Prize Laureates 2006

Hilton Humanitarian Prize Laureates

Each year the Conrad N. Hilton Humanitarian Prize is presented to the recipient organization at an award ceremony. In recognition of extraordinary contributions, each Hilton Prize recipient receives a monetary award of $1.5 million and a Humanitarian Prize sculpture.

Laureates

2014-prize-main-image-21Fountain House/Clubhouse International

Recipient of the 2014 Conrad N. Hilton Humanitarian Prize, Fountain House/Clubhouse International is dedicated to the recovery of individuals with mental illness all over the world.

Prize recipient 2012: HelpAge InternationalECPAT International (2013)

Recipient of the 2013 Conrad N. Hilton Humanitarian Prize, ECPAT International is the leading global network exclusively dedicated to ending child prostitution, child pornography and the trafficking of children for sexual purposes.

Prize recipient 2012: HelpAge InternationalHelpAge International (2012)

Recipient of the 2012 Conrad N. Hilton Humanitarian Prize, HelpAge International is the only global organization with a singular focus on providing assistance to and advocating for disadvantaged older people.

Prize recipient 2011: Handicap International Handicap International (2011)

Recipient of the 2011 Conrad N. Hilton Humanitarian Prize, Handicap International is the largest international NGO of its kind, specializing in assisting all acutely vulnerable populations.

Prize recipient 2010: Aravind Eye Care SystemAravind Eye Care System (2010)

Aravind Eye Care System is the world's largest eye care provider. It has developed innovative technologies allowing it to perform 300,000 eye surgeries each year—70 percent of which are subsidized or free for the poor.

Prize recipient 2009: PATHPATH (2009)

PATH (formerly Program for Appropriate Technology in Health) was founded in 1977 and addresses health-related technologies, behaviors, and systems needed to bring health within reach for everyone.

Prize recipient 2008: BRACBRAC (2008)

BRAC (formerly Bangladesh Rural Advancement Committee) was founded in 1972 by Fazle Hasan Abed. The organization is now considered the largest anti-poverty group in the world.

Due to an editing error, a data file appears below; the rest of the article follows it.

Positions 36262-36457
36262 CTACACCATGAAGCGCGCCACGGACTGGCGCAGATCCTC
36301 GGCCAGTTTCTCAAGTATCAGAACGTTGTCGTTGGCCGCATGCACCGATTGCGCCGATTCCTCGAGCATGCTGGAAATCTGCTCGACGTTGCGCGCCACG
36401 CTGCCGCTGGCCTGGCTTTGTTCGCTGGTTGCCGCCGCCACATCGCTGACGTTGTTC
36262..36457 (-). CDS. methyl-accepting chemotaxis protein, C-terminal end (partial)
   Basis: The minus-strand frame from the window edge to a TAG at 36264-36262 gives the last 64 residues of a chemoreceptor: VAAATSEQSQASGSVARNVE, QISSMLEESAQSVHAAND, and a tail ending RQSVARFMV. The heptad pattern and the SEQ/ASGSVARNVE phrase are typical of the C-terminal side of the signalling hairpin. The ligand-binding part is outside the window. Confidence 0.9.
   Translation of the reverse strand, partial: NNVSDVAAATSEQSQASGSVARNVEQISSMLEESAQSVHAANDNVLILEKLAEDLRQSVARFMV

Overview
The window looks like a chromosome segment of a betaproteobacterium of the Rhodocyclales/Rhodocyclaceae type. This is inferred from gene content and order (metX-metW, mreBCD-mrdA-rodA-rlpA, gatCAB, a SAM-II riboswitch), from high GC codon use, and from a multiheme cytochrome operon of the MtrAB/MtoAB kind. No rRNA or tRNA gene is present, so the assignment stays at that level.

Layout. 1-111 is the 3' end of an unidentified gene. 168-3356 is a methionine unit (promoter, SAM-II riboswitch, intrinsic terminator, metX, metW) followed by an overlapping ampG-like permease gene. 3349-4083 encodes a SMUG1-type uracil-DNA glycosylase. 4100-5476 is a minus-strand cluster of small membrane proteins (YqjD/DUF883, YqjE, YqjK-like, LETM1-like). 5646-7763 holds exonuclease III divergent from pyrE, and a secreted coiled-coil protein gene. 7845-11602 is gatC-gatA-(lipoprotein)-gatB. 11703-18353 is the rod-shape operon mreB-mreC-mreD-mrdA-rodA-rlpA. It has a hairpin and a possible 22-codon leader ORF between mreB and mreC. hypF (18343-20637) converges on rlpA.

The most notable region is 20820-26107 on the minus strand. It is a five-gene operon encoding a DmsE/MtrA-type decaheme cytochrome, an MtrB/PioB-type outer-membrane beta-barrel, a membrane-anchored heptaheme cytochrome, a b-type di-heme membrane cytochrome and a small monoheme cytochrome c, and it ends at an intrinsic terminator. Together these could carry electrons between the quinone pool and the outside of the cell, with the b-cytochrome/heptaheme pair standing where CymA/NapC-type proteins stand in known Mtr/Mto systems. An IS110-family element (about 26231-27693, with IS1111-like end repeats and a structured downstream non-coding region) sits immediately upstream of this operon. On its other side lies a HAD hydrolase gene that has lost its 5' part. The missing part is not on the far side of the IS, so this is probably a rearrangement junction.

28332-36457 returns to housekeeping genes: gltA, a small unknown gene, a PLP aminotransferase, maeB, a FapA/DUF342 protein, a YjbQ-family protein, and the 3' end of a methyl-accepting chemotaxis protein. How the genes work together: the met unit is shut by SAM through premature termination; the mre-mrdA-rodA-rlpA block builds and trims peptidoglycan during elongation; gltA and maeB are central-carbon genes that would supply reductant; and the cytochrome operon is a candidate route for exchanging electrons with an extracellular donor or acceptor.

Prize recipient 2007: TostanTostan (2007)

Based in Senegal, Tostan has worked in 10 African countries, using a non-formal teaching model including traditional stories, poems, songs, and theater in 22 national languages to help thousands of villagers bring about social change in their own communities.

Prize recipient 2006: Women for WomenWomen for Women International (2006)

Women for Women International works with women survivors of war and conflict in nine countries. Through direct aid and micro-credit loans, the organization has assisted hundreds of thousands of people.

Prize recipient 2005: Partners in HealthPartners In Health (2005)

Founded in 1987 in an impoverished squatter settlement in Haiti, Partners In Health has become a global health movement to bring modern medical science to the world's poor.

Prize recipient 2004: Heifer InternationalHeifer International (2004)

For more than 60 years, Heifer International has been giving livestock to poor families and teaching sustainable agriculture in its efforts to end hunger and poverty.

Prize recipient 2003: IRTCInternational Rehabilitation Council for Torture Victims (2003)

The IRCT has long been at the forefront of treating victims of torture, and, as a worldwide voice for these victims, the organization has called on the global community to accept its shared responsibility in solving this problem.

Prize recipient 2002: SOS Children's VillagesSOS Children's Villages/SOS-Kinderdorf International (2002)

SOS Children's Villages/SOS-Kinderdorf International addresses the needs of orphans with a simple principle—to give each child a family, a home, and a village with schools, day care, medical care, and youth facilities.

Prize recipient 2001: St. Christopher’s HospiceSt. Christopher's Hospice (2001)

The inspiration for the modern worldwide hospice movement, St. Christopher's Hospice established a model of compassionate palliative care that has transformed the lives of terminally ill patients and those close to them.

Prize recipient 2000: Casa AlianzaCasa Alianza (2000)

Casa Alianza is the largest private agency in the Americas serving the first casualties of poverty, war, natural disaster, political repression, and family and community disintegration: children.

Prize recipient 1999: AMREFAMREF (African Medical and Research Foundation) (1999)

The largest international non-governmental health organization based in Africa, AMREF works to train Africans in healthcare and health-related practices.

Prize recipient 1998: Doctors Without BordersDoctors Without Borders/Médecins Sans Frontières (1998)

An international humanitarian aid organization, Doctors Without Borders/Médecins Sans Frontières delivers emergency medical relief to victims of armed conflict, epidemics, natural and man-made disasters, and social marginalization.

Prize recipient 1997: International Rescue CommitteeInternational Rescue Committee (1997)

The International Rescue Committee is among the world's leading humanitarian agencies providing relief, rehabilitation, protection, resettlement service, and advocacy for refugees, displaced persons, and victims of oppression and violent conflict.

Prize recipient 1996: Operation SmileOperation Smile (1996)

With the support of volunteer medical professionals and donated equipment, Operation Smile has performed free reconstructive surgery on tens of thousands of impoverished children and young adults, freeing them from disfiguring conditions such as cleft lips, cleft palates, and burn scars.